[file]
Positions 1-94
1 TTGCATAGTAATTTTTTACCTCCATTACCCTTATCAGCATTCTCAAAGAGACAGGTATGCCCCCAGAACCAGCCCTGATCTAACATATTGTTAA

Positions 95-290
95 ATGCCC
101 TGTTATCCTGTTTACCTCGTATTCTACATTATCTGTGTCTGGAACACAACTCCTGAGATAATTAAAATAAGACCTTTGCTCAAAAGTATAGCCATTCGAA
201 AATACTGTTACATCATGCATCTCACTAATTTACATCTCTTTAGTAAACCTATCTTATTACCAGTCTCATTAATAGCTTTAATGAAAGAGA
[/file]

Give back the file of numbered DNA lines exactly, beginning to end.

Positions 1-94
1 TTGCATAGTAATTTTTTACCTCCATTACCCTTATCAGCATTCTCAAAGAGACAGGTATGCCCCCAGAACCAGCCCTGATCTAACATATTGTTAA

Positions 95-290
95 ATGCCC
101 TGTTATCCTGTTTACCTCGTATTCTACATTATCTGTGTCTGGAACACAACTCCTGAGATAATTAAAATAAGACCTTTGCTCAAAAGTATAGCCATTCGAA
201 AATACTGTTACATCATGCATCTCACTAATTTACATCTCTTTAGTAAACCTATCTTATTACCAGTCTCATTAATAGCTTTAATGAAAGAGA